Another caveat is it’s quite loud and not too suitable for sniping candids. I haven’t compared it empirically but i’d say it’s about as loud as a Mamiya RB67. Aside from the weight issue the shutter, while sounding pleasant, has a decibel rate that renders it not ideal for stealth.

Mechanically it’s a joy to feel over a Hassy albeit I admit it’s all up to personal preference. Its feeling is precise yet clunky; to put it in cycling terms, a Hassy feels like Shimano and the Rollei feels like Campagnolo. The clicks and churns aren’t as light and smooth but they feel harder and more stable. Like I said, all a matter of preference, as some prefer the clunkier precision to the buttery slickness.

A sometimes overlooked detail that I love about the SL66 is the design of the shutter release button. While Hassies have a separate ring or lever to lock the shutter button, the SL66’s shutter button locks itself with just a twist. Combining the two functions into one piece is subtle design choice that I certainly appreciate.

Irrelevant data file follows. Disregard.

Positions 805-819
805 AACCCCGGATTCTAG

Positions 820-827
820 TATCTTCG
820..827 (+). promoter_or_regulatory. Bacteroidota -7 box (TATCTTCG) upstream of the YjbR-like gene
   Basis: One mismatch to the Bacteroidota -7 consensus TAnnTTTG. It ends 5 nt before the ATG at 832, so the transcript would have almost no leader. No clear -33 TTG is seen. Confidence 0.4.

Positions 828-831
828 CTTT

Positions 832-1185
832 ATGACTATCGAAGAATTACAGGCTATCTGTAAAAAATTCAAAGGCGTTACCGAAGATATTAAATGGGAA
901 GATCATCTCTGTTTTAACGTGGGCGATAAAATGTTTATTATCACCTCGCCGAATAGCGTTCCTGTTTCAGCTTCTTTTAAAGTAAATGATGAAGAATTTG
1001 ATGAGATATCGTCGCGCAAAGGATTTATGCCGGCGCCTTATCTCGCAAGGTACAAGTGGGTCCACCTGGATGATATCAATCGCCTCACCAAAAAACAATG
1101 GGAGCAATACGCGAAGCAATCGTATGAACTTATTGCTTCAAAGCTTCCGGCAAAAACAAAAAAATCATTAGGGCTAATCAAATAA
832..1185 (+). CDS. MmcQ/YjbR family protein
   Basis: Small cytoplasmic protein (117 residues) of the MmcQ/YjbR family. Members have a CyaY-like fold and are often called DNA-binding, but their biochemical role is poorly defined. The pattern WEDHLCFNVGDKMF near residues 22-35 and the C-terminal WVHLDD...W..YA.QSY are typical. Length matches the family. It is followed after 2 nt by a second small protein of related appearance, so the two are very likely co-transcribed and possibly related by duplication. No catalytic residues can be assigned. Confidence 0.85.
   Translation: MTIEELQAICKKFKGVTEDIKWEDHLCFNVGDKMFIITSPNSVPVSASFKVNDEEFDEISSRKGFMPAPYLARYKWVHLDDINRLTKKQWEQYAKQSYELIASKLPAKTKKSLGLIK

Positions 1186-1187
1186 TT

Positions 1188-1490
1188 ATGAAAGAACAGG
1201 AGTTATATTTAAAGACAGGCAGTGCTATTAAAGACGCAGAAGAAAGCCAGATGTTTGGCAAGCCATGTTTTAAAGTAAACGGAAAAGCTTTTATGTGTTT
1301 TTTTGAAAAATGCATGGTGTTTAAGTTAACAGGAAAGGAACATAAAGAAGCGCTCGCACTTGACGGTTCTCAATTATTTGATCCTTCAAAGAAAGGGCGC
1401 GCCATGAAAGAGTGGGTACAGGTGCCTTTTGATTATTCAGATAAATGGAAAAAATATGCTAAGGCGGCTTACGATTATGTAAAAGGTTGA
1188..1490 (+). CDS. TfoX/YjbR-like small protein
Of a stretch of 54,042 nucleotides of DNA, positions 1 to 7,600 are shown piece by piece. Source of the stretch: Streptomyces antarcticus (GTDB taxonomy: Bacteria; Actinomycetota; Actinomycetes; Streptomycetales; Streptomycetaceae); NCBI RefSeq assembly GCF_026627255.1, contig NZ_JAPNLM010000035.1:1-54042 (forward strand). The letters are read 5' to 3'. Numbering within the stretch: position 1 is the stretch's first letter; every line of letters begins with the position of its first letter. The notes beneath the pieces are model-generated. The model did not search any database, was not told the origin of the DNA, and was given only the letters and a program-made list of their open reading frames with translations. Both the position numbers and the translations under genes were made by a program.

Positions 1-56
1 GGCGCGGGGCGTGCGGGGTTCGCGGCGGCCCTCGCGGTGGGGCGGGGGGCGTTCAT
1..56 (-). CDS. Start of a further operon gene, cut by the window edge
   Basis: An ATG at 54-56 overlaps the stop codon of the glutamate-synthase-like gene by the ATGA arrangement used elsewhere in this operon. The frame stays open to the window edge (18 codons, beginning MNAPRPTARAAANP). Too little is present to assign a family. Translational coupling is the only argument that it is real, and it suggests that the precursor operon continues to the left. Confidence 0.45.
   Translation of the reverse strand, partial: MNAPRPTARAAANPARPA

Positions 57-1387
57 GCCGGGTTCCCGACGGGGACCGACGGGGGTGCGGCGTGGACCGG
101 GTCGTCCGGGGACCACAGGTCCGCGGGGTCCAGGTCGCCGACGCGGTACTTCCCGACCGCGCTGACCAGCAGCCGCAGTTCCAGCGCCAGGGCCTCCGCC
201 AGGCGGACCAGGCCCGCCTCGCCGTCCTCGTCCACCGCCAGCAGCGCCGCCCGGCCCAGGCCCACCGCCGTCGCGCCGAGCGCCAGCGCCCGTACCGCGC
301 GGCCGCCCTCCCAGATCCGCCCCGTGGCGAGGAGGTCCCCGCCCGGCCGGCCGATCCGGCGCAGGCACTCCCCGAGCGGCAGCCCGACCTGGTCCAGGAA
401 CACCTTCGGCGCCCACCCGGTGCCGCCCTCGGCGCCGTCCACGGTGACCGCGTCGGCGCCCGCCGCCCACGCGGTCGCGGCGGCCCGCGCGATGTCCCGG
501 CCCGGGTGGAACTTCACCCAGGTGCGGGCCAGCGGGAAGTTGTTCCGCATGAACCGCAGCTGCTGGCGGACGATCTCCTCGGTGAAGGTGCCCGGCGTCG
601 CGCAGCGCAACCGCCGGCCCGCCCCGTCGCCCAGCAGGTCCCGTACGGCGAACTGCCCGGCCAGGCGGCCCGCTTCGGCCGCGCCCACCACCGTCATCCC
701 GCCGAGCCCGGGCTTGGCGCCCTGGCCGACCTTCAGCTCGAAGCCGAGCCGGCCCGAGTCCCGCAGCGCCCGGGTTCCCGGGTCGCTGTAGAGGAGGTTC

The 80mm Zeiss Planar is a legend in itself and pretty much identical to the one on Hasselblads and it’s one of the reasons to shoot medium format. There’s not much to gripe about this lens; balanced sharpness, beautiful bokeh, wonderful colors in diffused light, creamy skin textures…I guess, prone to flair? A lens hood solves that and the later versions of the lens has an HFT multi-coating.

The Rollei SL66 had a slow conception and quick death and the story of the SL66’s development is a sad tale of a proud and honest company struggling to compete. Marketing misjudgment and management errors aside, their ambition and innovation in the fight to the death deserves some respect in my eyes. Not merely just an appeal to emotion, the resulting product is indeed an engineering marvel that can yield wonderfully unique results. Convenient it is not, but since when has convenience ever equated to quality. A question many a manufacturer has forgotten.